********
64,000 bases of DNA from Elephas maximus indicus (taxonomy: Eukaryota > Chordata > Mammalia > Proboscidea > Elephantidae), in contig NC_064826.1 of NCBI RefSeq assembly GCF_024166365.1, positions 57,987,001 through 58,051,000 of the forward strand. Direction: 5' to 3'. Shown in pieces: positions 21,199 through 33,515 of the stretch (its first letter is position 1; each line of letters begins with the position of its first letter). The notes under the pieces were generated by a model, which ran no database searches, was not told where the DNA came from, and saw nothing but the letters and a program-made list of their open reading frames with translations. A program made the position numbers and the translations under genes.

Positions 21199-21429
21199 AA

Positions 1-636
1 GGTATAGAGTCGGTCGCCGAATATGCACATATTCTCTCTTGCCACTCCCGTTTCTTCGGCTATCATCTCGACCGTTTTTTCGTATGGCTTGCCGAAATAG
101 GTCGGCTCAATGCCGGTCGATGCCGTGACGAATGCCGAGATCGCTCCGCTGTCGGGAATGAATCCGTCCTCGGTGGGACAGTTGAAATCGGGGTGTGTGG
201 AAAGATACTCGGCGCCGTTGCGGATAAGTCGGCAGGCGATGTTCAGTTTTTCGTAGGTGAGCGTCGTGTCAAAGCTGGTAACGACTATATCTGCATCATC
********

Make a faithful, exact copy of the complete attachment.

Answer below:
64,000 bases of DNA from Elephas maximus indicus (taxonomy: Eukaryota > Chordata > Mammalia > Proboscidea > Elephantidae), in contig NC_064826.1 of NCBI RefSeq assembly GCF_024166365.1, positions 57,987,001 through 58,051,000 of the forward strand. Direction: 5' to 3'. Shown in pieces: positions 21,199 through 33,515 of the stretch (its first letter is position 1; each line of letters begins with the position of its first letter). The notes under the pieces were generated by a model, which ran no database searches, was not told where the DNA came from, and saw nothing but the letters and a program-made list of their open reading frames with translations. A program made the position numbers and the translations under genes.

Positions 21199-21429
21199 AA

Positions 1-636
1 GGTATAGAGTCGGTCGCCGAATATGCACATATTCTCTCTTGCCACTCCCGTTTCTTCGGCTATCATCTCGACCGTTTTTTCGTATGGCTTGCCGAAATAG
101 GTCGGCTCAATGCCGGTCGATGCCGTGACGAATGCCGAGATCGCTCCGCTGTCGGGAATGAATCCGTCCTCGGTGGGACAGTTGAAATCGGGGTGTGTGG
201 AAAGATACTCGGCGCCGTTGCGGATAAGTCGGCAGGCGATGTTCAGTTTTTCGTAGGTGAGCGTCGTGTCAAAGCTGGTAACGACTATATCTGCATCATC